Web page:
However, determining the water flow of showers is surprisingly tricky. And we’ve tried our best to avoid campervan or caravan-specific goods because they are too expensive and for the same job.
Some people are fans of the hand press option, which can be inconvenient. For example, if you want to shower, you need to hold it with one arm while using the other to wash, which is not ideal for most van lifers. It just comes down to personal preference.
CAMPERVAN HOT WATER SYSTEM
We decided early on not to have gas in our van, so the instant hot water gas heaters were out. This left us with the 12-volt water heater options. There was only one that stood out for us, and it was the duoetto mk2; it’s exactly what we wanted. It can be heated via 12v or 240V power if available. The holding tank is 10L which has been enough for one person to have a 3 to 5 min shower. However, take note of the showerhead you choose, as each one has a different water rating. Some can use more water per minute than others.
We have ours wired up to the 12v system, and it takes roughly 20 mins to get up to around 45 degrees (113 Fahrenheit). The hot water system will use about 25 amps per hr on 12 volts and 4.2 amps per hour if running it from 240v power. We had to factor this in when designing our electrical system. A good idea is to turn the heater on 20 mins before your destination. If you have a good DC to DC charger set, the car will be heating your water and not using any of our battery power.
Check out our detailed review on the Duoetto MK2
Camper Toilet Shower Combo
You will find that most people will choose to have a shower toilet combo to allow for more space. If you decide to have your
You will find that most people will opt for a shower toilet combo in their camper vans not to have any wasted space.
The option you choose here is up to your personal preference. One, if you are looking for space-saving or two-if more natural but less convenient, then maybe opting for separate toilets would be better suited?
What is the Smallest Camper Van With a Shower and Toilet?
The smallest campervan with a wet room is generally any high roof van, for example, Mercedes Sprinter High Roof or Ford Transit.
If the van has a low roof, you will need to save space by installing the shower outside the van. an example of a low roof would be a Toyota Hiace or Hyundai iLoad
The internal dimensions will be so small to have an internal shower. However, you will be able to fit a cassette toilet or composting toilet. Most toilets can be hidden away to help provide more space inside the van.
How Much Does it Cost to Convert a Van With a Shower?
Having a van bathroom can add a lot of cost to your van conversion. It is generally not a high priority for most people if they want a relatively low budget van build. So investing in something like this will only be up if you have the budget.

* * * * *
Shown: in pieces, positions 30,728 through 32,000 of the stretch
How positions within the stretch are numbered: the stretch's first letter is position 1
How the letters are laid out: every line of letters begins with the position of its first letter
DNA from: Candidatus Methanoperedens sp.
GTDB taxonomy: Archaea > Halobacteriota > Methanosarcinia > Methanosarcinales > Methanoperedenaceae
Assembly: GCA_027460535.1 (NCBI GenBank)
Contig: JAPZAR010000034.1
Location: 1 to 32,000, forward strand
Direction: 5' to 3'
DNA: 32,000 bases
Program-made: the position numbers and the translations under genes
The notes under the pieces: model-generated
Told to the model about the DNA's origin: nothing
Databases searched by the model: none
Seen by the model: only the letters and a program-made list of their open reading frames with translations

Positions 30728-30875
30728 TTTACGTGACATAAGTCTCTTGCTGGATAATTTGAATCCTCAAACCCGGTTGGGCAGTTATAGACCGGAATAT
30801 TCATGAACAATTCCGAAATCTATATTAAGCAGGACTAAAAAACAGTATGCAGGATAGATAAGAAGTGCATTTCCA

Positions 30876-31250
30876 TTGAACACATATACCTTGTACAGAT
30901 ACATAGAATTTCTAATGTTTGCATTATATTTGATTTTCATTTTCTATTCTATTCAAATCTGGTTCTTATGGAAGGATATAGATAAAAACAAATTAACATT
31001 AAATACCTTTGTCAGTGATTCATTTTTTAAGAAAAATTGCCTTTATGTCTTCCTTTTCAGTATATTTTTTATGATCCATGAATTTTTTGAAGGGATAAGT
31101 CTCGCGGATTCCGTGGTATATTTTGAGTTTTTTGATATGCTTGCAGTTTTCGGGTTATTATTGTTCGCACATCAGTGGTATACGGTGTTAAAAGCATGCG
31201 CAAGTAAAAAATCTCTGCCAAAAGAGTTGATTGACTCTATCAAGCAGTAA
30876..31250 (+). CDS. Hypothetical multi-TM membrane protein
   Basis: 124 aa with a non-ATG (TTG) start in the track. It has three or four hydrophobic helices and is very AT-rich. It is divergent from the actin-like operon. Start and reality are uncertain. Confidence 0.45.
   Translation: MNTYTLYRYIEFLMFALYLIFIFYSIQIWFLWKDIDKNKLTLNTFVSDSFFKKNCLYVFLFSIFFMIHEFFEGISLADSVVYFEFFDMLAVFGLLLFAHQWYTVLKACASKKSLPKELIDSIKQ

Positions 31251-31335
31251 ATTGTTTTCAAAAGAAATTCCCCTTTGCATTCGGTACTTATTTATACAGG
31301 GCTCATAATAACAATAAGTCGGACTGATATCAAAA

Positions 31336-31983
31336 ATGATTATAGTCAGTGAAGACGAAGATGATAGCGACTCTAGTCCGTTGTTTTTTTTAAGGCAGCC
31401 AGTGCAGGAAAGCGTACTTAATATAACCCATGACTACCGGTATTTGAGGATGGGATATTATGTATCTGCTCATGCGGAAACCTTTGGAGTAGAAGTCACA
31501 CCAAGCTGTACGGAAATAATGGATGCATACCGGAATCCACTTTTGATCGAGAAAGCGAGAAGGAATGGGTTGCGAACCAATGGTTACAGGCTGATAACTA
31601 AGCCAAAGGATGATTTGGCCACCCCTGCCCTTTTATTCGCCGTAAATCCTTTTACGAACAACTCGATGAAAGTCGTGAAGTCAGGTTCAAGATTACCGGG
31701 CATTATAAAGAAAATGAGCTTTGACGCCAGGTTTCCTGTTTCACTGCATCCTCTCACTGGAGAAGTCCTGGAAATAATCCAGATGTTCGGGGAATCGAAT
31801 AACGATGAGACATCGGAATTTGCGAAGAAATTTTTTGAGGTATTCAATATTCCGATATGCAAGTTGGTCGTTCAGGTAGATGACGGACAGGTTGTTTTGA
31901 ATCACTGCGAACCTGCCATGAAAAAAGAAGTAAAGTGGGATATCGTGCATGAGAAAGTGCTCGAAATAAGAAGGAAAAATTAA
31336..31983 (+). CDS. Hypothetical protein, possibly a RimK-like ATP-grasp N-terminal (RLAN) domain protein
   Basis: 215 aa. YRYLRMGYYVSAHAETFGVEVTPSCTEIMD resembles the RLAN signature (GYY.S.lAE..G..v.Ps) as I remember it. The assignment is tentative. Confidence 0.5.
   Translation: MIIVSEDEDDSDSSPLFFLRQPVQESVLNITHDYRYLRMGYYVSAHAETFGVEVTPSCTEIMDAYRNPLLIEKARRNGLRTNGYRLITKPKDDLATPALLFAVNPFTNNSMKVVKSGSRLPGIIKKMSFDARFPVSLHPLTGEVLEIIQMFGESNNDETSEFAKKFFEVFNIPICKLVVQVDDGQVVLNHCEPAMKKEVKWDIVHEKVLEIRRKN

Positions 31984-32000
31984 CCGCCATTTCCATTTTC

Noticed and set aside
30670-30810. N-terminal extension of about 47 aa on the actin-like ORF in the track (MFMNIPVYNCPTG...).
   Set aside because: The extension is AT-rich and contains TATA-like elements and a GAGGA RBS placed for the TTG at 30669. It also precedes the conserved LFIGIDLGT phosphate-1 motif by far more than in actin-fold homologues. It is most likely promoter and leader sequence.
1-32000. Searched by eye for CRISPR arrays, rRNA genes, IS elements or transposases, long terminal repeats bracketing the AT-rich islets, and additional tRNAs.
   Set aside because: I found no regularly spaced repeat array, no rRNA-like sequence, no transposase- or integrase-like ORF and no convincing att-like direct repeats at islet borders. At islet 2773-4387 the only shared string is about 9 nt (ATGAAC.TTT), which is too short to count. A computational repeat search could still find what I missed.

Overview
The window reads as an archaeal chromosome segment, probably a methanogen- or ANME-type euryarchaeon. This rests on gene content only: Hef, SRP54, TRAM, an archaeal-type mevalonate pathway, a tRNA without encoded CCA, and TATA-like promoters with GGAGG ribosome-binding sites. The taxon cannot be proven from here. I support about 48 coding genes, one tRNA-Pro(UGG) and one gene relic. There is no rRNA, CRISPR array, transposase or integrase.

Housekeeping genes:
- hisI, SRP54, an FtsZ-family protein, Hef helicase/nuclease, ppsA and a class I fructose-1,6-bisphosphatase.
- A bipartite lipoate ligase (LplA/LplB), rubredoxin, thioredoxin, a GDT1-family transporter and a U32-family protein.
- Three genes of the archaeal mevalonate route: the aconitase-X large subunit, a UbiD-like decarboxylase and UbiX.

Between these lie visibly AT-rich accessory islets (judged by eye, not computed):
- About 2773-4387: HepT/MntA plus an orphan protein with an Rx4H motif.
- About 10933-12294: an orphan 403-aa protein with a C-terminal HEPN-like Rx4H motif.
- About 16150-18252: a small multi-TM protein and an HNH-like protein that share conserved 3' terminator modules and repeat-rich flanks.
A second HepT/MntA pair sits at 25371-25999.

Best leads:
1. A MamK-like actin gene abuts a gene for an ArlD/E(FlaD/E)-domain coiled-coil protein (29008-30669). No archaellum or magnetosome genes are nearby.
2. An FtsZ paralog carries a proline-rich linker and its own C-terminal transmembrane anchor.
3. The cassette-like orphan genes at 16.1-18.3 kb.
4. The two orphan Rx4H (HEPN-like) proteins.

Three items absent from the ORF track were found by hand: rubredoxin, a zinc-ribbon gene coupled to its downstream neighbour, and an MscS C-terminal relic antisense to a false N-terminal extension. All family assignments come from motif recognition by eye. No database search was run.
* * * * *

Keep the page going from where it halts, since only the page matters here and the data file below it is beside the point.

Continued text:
Depending on your van, it could also double or triple your power usage, which means more solar panels and batteries! It would be best if you also thought about your fresh water tank, and how much it will use.
If you want to build something like this, I recommend talking with your local campervan conversion company. They will know all the best brands and products out there for this sort of thing so they can help you find what’s right for you so you can have the amazing van of your dreams.
Would I Build a Sprinter Van Bathroom Again?
The short answer is yes. The flexibility and comfort it provides are nice to have. The shower we built was a pretty simple setup, and it is a full-featured shower that anyone can build. It wasn’t that difficult, and in fact, the most difficult parts were the initial framing and then finding the parts that I needed to finish the entire project.
Once I found the tools, parts and fittings needed, it was simple to put together. The project went together quickly, and I’m proud of how it ended up. We use it pretty much every night.
It was a challenge initially, figuring it all out and getting all the walls straight, but once we made a start, we could see the light at the end of the tunnel. It was not a simple process but worthwhile addition to our camper van.
Wade & Dani
Hi! We’re Wade and Dani, We’re currently travelling around Australia in our 2017 Mercedes Sprinter Camper van and sharing our best experiences, stories, reviews and adventures as we go along. Make sure you follow long on our Instagram